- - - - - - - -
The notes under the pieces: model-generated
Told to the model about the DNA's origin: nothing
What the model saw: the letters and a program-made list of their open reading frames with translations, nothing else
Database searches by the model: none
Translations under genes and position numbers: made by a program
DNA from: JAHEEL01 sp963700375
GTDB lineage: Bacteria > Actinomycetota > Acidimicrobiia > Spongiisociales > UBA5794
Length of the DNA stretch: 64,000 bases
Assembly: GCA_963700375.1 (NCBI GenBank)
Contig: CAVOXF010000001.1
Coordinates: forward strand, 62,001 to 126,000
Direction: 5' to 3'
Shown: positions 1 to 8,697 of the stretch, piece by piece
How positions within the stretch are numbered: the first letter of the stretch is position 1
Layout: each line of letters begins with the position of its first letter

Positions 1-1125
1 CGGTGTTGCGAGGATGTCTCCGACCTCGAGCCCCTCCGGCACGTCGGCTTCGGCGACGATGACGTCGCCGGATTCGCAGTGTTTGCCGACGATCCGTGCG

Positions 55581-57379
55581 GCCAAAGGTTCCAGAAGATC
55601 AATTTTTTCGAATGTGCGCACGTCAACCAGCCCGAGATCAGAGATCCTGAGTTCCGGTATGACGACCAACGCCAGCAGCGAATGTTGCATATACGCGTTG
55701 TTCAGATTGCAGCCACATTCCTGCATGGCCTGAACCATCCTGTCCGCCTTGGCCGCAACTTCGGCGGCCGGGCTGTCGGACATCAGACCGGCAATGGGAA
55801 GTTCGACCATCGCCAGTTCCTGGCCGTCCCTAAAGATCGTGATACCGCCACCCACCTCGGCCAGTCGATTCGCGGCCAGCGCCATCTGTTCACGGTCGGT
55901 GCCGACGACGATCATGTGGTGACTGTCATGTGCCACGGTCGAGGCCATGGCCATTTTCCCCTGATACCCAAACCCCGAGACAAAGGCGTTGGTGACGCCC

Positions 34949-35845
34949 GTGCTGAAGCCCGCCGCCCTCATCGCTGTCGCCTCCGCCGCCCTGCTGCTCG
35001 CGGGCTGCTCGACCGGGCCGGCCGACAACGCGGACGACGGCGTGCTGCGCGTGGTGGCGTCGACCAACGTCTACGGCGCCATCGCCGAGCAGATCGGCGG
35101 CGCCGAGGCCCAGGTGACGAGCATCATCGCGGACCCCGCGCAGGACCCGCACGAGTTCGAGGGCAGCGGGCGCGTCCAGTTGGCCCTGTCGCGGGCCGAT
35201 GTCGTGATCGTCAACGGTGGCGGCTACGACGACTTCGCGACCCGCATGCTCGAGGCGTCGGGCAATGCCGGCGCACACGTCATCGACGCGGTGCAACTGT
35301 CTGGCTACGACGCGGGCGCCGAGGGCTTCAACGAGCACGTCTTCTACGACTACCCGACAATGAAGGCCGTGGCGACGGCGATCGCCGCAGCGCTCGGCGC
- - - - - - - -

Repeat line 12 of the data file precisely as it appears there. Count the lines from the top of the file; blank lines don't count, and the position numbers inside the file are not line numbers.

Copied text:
Direction: 5' to 3'